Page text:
Once you have booked your tour, the tour operator will make the application for your Tibet Travel Permit, which can take 15-20 days to process. Once they have received the permit and the accompanying invitation letter from the Tibet Tourism Bureau, an agent of the tour operator will meet you in Kathmandu at least five days before your expected date of departure to Tibet. The agent will request your original passport, and have you fill out the application form, then will take all the documents required to the Embassy of the People’s Republic of China in Kathmandu.
Processing normally takes three working days, so if the application is made on Monday Morning, the visa will be ready for collection on Wednesday, just before lunch, allowing you to leave for Rasuwagadhi Fort. The agent will deliver the visa, your passport, and the other permits to your hotel in Kathmandu prior to your departure. This will also include the Frontier Pass, the Alien’s travel Permit, and the Military Permit (if needed), which are required for travel in areas of Tibet outside Lhasa.
Travel to Nepal from Tibet via Gyirong Port
Traveling the other way, from Tibet to Nepal, also requires a lot of permits and paperwork, and again, most of this is handled by your tour operator as part of the package. The first thing you need is the Chinese Entry Visa, which you need to obtain from the Embassy of the People’s Republic of China in your home or resident country. Once you have that, your tour operator can book your tour and apply for the Tibet Travel Permit using photocopies of the passport and visa.
Processing takes the same 15-20 days as if you are traveling from Nepal, and once the permit is received by the tour operator, it will be express delivered to your hotel in mainland China in the city of your choice. Please bear in mind that it can take 4-5 days to express deliver a package across China. Once you have your permit, you will be able to book and board a train or flight to Lhasa, which cannot be done without the original copy of the Tibet Travel Permit.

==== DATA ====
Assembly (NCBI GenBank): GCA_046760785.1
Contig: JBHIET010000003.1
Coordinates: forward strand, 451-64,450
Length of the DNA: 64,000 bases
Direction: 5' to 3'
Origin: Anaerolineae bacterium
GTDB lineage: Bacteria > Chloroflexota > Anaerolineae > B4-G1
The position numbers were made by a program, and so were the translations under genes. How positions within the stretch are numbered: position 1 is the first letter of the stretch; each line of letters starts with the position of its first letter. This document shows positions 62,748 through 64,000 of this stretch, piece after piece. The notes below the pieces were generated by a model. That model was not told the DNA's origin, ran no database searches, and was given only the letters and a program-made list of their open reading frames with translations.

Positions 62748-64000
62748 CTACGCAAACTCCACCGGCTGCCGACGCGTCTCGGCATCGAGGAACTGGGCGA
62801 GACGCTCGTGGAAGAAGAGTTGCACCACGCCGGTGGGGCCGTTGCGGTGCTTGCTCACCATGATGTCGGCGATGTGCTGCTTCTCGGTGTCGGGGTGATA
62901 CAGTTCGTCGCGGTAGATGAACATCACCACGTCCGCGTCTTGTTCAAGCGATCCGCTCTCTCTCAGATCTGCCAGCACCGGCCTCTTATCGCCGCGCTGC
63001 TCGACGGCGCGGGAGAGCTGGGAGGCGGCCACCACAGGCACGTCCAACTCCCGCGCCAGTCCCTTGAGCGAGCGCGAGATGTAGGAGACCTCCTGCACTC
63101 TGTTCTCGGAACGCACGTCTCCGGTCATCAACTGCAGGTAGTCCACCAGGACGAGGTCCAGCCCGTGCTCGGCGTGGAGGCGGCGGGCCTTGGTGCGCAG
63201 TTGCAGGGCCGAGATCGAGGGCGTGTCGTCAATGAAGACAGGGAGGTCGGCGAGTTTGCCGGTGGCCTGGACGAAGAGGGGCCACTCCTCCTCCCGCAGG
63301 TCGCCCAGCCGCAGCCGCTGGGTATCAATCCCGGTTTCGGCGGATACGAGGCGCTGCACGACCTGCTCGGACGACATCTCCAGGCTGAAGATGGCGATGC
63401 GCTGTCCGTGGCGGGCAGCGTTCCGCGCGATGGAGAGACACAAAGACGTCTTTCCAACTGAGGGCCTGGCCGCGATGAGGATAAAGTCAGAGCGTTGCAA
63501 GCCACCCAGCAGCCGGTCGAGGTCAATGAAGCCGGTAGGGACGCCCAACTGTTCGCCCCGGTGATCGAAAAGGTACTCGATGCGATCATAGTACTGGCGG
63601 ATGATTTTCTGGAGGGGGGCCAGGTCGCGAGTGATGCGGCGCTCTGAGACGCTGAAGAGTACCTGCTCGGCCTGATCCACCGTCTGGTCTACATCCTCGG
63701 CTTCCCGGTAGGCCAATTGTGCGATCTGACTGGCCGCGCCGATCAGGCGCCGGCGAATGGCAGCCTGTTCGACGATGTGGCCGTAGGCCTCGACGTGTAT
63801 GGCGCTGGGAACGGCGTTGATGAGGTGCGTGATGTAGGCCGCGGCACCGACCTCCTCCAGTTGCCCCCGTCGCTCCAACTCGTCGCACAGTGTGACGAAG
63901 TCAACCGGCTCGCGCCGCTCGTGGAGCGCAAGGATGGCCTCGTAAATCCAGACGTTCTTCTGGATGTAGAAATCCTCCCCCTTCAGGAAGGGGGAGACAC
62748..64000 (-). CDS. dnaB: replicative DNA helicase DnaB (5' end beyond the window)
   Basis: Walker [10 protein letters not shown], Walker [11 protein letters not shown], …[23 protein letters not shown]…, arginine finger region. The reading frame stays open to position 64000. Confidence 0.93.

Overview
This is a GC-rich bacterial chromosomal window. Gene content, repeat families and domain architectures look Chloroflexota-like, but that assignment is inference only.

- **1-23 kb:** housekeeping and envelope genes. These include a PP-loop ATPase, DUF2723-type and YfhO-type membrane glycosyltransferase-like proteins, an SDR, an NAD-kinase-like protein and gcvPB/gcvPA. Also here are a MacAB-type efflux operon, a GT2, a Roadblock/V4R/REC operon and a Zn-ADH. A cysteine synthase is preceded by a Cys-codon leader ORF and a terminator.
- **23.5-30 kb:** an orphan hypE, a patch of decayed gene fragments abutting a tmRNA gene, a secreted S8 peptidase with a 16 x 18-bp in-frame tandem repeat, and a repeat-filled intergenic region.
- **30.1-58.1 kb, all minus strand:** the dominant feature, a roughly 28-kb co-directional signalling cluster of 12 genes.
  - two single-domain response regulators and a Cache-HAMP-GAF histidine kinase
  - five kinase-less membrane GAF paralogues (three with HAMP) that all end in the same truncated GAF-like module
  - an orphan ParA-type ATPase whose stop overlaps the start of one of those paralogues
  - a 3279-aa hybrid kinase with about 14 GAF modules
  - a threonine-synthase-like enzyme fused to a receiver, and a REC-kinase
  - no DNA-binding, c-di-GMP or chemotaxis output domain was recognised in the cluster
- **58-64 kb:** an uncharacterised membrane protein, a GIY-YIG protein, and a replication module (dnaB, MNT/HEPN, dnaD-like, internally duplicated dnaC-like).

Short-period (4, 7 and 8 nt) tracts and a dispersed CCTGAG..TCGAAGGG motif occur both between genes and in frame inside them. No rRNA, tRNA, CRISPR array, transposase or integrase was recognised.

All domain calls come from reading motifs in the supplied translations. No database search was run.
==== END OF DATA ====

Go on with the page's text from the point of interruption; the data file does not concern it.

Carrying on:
Once you are in Lhasa, your guide will take your passport and Tibet Travel Permit to the local offices of the government departments for the other permits you will need. This includes the Alien’s Travel Permit for travel outside Lhasa, the Military Permit for travel to military restricted areas such as Mount Kailash, and the Frontier Pass for traveling within the region of the Sino-Nepal border, such as Mount Everest. You can then start your tour outside Lhasa to the western areas of Tibet.
Once you reach Gyirong Port, the guide will drop you at the departure office of the immigration building, where you will be checked out of Tibet, and you will cross the bridge to the Nepali side of the border. In Nepal, obtaining the visa for entry to the country can be done on your arrival at the border checkpoint, and the process is simple and should take less than an hour.
Visas for Nepal cost US$ 25 for a 15-day visa, US$ 40 for a 30-day visa, and US$ 100 for a 90-day visa, and can be paid in US dollars only at the border crossing point. The visa requires just your original passport with at least six month’s validity remaining and two blank visa pages, one passport-sized photo, and the completed application form with the fee. Once you have your visa, you can freely enter and travel round Nepal as you wish, within the constrictions of the visa.